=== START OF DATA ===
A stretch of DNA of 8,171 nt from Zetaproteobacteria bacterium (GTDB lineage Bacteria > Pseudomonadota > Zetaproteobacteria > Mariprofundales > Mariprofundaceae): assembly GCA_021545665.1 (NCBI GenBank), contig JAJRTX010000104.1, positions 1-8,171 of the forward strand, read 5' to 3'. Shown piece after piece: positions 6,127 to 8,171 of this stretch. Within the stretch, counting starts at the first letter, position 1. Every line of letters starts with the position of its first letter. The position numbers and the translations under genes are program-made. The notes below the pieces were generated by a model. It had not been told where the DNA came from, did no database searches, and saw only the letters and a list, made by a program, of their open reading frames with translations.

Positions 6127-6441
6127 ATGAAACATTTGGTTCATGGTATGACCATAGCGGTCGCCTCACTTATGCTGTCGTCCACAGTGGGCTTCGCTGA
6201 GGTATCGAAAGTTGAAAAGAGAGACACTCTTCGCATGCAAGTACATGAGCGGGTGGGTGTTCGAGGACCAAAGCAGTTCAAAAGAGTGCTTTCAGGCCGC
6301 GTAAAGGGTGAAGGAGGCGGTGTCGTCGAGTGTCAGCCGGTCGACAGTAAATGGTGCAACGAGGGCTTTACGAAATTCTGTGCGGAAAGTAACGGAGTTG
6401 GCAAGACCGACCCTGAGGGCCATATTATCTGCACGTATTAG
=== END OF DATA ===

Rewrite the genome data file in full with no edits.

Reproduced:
A stretch of DNA of 8,171 nt from Zetaproteobacteria bacterium (GTDB lineage Bacteria > Pseudomonadota > Zetaproteobacteria > Mariprofundales > Mariprofundaceae): assembly GCA_021545665.1 (NCBI GenBank), contig JAJRTX010000104.1, positions 1-8,171 of the forward strand, read 5' to 3'. Shown piece after piece: positions 6,127 to 8,171 of this stretch. Within the stretch, counting starts at the first letter, position 1. Every line of letters starts with the position of its first letter. The position numbers and the translations under genes are program-made. The notes below the pieces were generated by a model. It had not been told where the DNA came from, did no database searches, and saw only the letters and a list, made by a program, of their open reading frames with translations.

Positions 6127-6441
6127 ATGAAACATTTGGTTCATGGTATGACCATAGCGGTCGCCTCACTTATGCTGTCGTCCACAGTGGGCTTCGCTGA
6201 GGTATCGAAAGTTGAAAAGAGAGACACTCTTCGCATGCAAGTACATGAGCGGGTGGGTGTTCGAGGACCAAAGCAGTTCAAAAGAGTGCTTTCAGGCCGC
6301 GTAAAGGGTGAAGGAGGCGGTGTCGTCGAGTGTCAGCCGGTCGACAGTAAATGGTGCAACGAGGGCTTTACGAAATTCTGTGCGGAAAGTAACGGAGTTG
6401 GCAAGACCGACCCTGAGGGCCATATTATCTGCACGTATTAG